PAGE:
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Do cellphone cameras match up with digitals, SLRs?

June 28, 2011 12:00:00 AM PDT
Most new cellphones have a camera and it's easy to get the photos off your phone. That raises the question: Do you really need a regular camera?

One of the toughest challenges for any camera, whether it's a regular one or the one on your phone, is to take pictures in low-light conditions, such as a child's birthday party. So Eyewitness News teamed up with Consumer Reports to put them to the test.

Georgette Strobel uses the camera on her cellphone all the time.

"The last thing on my mind is carrying a huge camera bag, so when I realize I have my phone, it's perfect," said Stroebel.

Snapping shots with your phone is a great option because you almost always have it with you. And you can store your favorite ones like a portable photo album. But can a smartphone camera take the place of a real one? Consumer Reports photography expert Terry Sullivan wanted to find out.

"I decided to use a birthday party, since that's a great example of a tricky lighting situation," said Sullivan.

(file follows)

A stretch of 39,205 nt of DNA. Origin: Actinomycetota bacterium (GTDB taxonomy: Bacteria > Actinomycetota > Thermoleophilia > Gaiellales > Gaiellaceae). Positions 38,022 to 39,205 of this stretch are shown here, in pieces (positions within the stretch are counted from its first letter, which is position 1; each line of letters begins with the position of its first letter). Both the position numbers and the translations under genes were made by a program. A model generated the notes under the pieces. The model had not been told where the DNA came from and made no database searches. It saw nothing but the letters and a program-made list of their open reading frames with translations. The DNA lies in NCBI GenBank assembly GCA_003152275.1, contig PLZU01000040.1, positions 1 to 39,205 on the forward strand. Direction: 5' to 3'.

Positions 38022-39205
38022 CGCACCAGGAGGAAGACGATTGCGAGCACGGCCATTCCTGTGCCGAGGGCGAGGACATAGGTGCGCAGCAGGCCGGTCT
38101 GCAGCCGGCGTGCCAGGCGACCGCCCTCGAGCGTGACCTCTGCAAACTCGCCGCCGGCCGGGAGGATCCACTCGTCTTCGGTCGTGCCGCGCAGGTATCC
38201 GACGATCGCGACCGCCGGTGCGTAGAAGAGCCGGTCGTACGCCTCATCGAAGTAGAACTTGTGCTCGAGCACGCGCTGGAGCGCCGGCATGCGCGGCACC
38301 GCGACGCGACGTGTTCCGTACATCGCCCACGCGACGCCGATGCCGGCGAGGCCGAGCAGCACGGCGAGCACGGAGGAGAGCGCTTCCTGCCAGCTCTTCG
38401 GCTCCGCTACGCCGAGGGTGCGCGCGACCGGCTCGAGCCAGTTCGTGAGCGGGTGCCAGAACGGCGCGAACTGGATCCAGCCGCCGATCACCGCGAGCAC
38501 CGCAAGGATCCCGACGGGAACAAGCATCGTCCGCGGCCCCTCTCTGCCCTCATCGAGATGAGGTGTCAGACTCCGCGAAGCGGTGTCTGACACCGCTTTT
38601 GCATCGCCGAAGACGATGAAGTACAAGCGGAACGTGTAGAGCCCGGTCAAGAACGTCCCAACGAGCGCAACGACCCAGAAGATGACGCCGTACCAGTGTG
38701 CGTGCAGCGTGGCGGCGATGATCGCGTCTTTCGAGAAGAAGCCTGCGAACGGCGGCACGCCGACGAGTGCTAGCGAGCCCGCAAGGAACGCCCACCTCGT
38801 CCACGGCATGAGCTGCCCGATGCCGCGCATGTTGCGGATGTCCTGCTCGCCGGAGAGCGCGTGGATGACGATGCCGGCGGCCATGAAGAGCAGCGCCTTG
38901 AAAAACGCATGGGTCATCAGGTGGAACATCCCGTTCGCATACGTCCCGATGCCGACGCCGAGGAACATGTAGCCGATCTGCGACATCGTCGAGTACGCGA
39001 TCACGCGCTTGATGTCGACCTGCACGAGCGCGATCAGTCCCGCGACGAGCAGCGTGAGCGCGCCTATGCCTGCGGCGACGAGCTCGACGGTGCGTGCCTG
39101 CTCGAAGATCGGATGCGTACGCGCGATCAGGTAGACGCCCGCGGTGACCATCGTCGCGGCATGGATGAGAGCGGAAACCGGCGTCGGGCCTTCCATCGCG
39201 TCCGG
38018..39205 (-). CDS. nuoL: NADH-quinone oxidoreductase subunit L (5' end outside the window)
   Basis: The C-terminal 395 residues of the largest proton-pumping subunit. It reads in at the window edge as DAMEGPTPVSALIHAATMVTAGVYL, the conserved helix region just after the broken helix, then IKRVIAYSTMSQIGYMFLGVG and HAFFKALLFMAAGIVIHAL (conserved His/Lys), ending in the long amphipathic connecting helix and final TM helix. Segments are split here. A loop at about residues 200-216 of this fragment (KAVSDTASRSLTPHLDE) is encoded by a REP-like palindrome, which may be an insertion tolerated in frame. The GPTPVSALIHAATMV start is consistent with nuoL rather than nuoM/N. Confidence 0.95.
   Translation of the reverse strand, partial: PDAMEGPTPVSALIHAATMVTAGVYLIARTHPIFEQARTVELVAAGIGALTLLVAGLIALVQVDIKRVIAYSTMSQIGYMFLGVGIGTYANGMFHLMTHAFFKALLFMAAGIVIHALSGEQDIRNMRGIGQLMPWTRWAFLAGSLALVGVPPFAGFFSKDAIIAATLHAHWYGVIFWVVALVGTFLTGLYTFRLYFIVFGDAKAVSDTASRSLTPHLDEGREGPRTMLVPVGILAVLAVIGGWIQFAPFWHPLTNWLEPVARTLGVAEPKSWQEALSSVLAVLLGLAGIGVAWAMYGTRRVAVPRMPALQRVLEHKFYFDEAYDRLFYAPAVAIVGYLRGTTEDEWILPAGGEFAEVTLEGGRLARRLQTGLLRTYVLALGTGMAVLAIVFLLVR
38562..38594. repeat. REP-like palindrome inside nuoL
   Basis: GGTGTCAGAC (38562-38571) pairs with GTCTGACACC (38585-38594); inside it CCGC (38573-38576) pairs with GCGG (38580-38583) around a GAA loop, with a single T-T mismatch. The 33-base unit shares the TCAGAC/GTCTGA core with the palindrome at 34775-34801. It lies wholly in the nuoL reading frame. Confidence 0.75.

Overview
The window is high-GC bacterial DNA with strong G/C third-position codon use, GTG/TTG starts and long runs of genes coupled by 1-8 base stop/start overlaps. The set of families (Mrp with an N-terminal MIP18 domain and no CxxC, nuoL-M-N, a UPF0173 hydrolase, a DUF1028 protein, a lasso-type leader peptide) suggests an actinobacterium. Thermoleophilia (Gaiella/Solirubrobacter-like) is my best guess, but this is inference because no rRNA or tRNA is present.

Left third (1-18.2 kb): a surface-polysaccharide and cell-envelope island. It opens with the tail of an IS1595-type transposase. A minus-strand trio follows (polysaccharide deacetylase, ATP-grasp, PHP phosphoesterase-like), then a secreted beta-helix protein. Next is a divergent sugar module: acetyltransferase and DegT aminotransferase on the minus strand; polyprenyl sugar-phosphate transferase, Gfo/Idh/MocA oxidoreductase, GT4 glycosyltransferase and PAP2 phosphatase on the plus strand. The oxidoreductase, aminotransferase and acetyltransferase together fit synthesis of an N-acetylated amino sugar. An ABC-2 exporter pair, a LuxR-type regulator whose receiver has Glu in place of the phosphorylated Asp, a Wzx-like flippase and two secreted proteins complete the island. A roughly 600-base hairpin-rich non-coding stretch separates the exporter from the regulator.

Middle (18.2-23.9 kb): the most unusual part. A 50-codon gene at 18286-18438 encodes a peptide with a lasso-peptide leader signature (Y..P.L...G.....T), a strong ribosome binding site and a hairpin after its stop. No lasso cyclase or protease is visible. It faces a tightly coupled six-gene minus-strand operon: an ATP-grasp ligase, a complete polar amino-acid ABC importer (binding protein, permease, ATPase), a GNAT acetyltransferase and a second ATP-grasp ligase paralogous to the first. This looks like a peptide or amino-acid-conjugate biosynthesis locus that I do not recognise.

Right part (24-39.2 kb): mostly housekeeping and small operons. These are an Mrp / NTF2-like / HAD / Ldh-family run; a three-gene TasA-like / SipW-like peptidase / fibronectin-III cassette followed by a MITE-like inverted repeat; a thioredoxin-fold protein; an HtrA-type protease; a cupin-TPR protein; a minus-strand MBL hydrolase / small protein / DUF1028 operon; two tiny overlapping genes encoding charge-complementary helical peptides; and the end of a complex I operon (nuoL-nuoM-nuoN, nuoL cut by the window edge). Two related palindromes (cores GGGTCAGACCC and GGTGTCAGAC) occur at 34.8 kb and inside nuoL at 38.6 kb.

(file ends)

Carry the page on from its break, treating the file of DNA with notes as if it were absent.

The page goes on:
Sulllivan used two smartphones that perform well in Consumer Reports tests, the iPhone and a T-Mobile G2x, to take pictures of the kids singing "Happy Birthday."

For comparison, Sulllivan also took pictures with two top-performing cameras, an SLR (single-lens reflex) that costs more than $1,000, and a point-and-shoot camera that costs about $300. The results?

The pricey SLR camera did the best, with vibrant colors and lots of detail in the shadows. The point-and-shoot photos were also pretty good, with nice color. But the camera couldn't get in as many people in the picture because it doesn't have a wide-angle lens.

The smartphones didn't have a wide-angle lens, either, and the zoom and flash were not camera-quality. That said, Sullivan was still able to get some OK shots with both of the smartphones.

"Cellphones are great for when you're on the go," said Sullivan. "They're easy to use and offer a way to share and store photos. But for a special event, you're probably better off with a camera."

That way you have a better chance of taking photos that will preserve life's special moments.

Consumer Reports says a good choice for an SLR camera is the Nikon D-3100. It costs about $600. It delivers very good photos, even in low light, and very good video also in the same conditions.

For much less, Consumer Reports recommends a point-and-shoot camera, the Canon PowerShot SD940 IS Digital ELPH. It costs about $200. While it doesn't take great photos in low light, it takes very good flash photos and video.

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